Big Brothers Big Sisters of Lorain County, Inc (Lorain, OH)


  • Name:Ms. Lise Day
  • Title:CEO

Organization Address

  • Organization Name:Big Brothers Big Sisters of Lorain County, Inc
  • Address:1917 N Ridge Rd East, Suite A
    Lorain, OH 44055
    United States

Organization Phone

  • Main phone:4402776541
  • Main fax:4402776583

Organization Web

User Email


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  • Mission:
  • Our mission is to provide children facing adversity with strong and enduring, professionally supported, one-to-one mentoring relationships that change their lives for the better, forever.

  • Overview:
    Big Brothers Big Sisters of Lorain County is a single-mission agency changing children’s lives through one-to-one mentoring delivered by volunteers and professionally supported by social workers and other professional staff.

    One-to-one mentoring is delivered through program structures detailed in the casework manual: Community Based, which includes Amachi Mentoring Children of Prisoners, Couples Matches and Family Matches in addition to the traditional Big Brother and Big Sister formats, and the School and Site Program, where the matches meet afterschool as Sidekicks or over lunch as Lunch Buddies. The Big for a Day service to waitlist children is becoming a consistent monthly format to keep youth engaged and to provide a way for potential volunteers to initially connect with little or no commitment.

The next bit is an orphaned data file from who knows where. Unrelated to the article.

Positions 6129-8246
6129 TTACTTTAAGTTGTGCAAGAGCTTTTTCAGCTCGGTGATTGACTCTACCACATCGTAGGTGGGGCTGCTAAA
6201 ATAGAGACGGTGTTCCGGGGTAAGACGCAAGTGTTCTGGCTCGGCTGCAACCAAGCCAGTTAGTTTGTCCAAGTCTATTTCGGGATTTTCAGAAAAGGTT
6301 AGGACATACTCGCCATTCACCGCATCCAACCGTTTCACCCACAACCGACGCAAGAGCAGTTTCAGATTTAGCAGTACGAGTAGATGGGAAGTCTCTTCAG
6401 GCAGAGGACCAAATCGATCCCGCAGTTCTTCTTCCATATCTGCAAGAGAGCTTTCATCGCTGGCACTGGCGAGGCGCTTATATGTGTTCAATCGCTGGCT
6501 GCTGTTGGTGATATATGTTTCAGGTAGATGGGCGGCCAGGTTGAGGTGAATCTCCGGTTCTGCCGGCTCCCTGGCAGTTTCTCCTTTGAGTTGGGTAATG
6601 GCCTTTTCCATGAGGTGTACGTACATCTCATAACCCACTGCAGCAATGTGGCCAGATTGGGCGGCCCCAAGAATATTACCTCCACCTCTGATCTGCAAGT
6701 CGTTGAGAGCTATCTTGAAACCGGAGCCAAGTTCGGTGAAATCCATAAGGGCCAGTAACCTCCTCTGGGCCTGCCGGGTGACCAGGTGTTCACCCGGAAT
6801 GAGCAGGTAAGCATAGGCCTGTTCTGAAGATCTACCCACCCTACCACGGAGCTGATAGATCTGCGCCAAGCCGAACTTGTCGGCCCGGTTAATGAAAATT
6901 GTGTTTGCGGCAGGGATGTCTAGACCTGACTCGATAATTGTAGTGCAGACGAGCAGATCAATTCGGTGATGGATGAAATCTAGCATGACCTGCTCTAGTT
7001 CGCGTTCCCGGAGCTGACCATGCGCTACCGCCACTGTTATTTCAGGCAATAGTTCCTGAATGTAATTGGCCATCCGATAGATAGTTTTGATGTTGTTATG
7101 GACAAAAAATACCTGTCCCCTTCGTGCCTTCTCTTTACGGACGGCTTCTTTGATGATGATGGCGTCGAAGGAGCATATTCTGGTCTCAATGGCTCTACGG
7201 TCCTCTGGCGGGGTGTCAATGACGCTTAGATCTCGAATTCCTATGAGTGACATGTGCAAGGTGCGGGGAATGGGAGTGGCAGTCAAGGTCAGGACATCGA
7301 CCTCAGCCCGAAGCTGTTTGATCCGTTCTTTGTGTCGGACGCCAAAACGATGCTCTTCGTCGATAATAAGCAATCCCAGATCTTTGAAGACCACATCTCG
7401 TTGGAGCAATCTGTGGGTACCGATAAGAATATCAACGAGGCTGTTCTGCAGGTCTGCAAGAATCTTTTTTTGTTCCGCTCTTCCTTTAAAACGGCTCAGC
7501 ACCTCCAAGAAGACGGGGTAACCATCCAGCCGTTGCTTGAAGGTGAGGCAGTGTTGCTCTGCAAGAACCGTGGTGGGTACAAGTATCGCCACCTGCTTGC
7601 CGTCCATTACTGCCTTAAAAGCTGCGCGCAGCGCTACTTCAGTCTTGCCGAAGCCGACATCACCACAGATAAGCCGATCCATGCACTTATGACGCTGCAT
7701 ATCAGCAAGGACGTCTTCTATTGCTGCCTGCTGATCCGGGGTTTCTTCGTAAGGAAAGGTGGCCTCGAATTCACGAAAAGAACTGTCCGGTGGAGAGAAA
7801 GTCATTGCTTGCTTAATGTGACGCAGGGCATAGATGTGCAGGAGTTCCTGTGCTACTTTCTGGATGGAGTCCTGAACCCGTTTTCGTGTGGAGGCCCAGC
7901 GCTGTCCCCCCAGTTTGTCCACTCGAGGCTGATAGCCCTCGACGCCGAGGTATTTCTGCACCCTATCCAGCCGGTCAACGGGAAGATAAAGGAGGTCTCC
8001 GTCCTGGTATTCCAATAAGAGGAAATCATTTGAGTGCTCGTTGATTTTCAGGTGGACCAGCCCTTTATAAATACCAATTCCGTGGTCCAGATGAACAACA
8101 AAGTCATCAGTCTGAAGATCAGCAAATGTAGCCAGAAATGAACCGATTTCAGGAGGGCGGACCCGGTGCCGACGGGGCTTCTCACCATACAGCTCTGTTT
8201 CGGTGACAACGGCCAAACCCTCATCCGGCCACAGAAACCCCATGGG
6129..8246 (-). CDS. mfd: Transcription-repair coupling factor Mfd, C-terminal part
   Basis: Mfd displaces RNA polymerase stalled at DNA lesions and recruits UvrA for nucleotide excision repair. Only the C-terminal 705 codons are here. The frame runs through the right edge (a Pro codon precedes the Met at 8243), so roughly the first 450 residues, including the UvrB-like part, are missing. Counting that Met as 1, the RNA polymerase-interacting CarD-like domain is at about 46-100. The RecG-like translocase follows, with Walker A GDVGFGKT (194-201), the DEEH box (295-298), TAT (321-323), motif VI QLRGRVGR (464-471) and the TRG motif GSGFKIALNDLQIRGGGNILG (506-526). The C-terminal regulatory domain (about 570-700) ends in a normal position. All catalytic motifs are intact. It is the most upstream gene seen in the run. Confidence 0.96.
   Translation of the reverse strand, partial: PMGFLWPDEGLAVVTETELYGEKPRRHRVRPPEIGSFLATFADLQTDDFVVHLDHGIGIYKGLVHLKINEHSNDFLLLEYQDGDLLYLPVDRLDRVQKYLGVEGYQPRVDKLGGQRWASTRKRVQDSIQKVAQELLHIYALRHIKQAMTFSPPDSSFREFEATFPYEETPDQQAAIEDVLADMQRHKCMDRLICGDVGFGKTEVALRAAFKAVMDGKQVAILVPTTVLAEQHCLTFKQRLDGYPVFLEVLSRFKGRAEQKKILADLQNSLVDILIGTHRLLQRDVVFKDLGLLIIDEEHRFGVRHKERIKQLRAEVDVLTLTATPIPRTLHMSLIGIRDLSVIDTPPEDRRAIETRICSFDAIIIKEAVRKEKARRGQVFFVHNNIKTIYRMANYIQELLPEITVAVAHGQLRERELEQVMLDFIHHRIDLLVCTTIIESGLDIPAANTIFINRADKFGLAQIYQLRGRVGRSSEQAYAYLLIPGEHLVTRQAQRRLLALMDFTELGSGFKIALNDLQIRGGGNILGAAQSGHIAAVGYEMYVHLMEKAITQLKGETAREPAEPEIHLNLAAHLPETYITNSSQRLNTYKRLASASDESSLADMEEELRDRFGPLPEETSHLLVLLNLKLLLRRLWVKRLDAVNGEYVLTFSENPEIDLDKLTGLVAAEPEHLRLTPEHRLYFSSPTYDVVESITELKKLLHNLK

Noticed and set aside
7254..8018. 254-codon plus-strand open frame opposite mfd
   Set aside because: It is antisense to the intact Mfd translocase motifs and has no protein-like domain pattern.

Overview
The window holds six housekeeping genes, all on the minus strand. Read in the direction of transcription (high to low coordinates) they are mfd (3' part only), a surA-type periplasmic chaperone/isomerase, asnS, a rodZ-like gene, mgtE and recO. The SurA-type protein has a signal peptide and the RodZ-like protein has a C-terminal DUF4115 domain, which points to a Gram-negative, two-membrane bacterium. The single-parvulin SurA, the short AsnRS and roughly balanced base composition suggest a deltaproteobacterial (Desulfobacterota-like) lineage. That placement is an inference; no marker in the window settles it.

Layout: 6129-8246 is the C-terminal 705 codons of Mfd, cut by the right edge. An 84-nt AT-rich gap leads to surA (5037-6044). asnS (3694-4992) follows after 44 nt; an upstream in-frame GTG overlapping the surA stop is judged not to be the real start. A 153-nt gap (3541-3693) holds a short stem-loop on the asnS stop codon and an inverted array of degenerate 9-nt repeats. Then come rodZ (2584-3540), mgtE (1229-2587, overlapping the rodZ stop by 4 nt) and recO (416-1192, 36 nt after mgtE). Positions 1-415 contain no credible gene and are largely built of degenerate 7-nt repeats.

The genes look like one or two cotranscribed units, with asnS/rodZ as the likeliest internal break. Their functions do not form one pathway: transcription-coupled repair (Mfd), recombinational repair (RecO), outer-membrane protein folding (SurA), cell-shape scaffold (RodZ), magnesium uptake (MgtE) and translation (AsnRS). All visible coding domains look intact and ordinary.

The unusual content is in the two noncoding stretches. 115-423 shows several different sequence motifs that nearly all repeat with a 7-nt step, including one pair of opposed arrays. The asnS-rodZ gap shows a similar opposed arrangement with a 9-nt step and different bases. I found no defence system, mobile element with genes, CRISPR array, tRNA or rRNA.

Youth served are between the ages of 6 and 14 at the time of application. Once enrolled, they may remain in the program until age 18. Volunteers in Community Based must be over age 18; however, teens may volunteer in the afterschool program with agency staff present. Most youth (84%) are between the ages of 8 and 15.

    The children/youth are racially diverse. Forty-two percent are Caucasian, 25% African American, 13% Latino, 17% Multi-Racial and 2% unknown. The national average in Big Brothers Big Sisters is 60% Caucasian.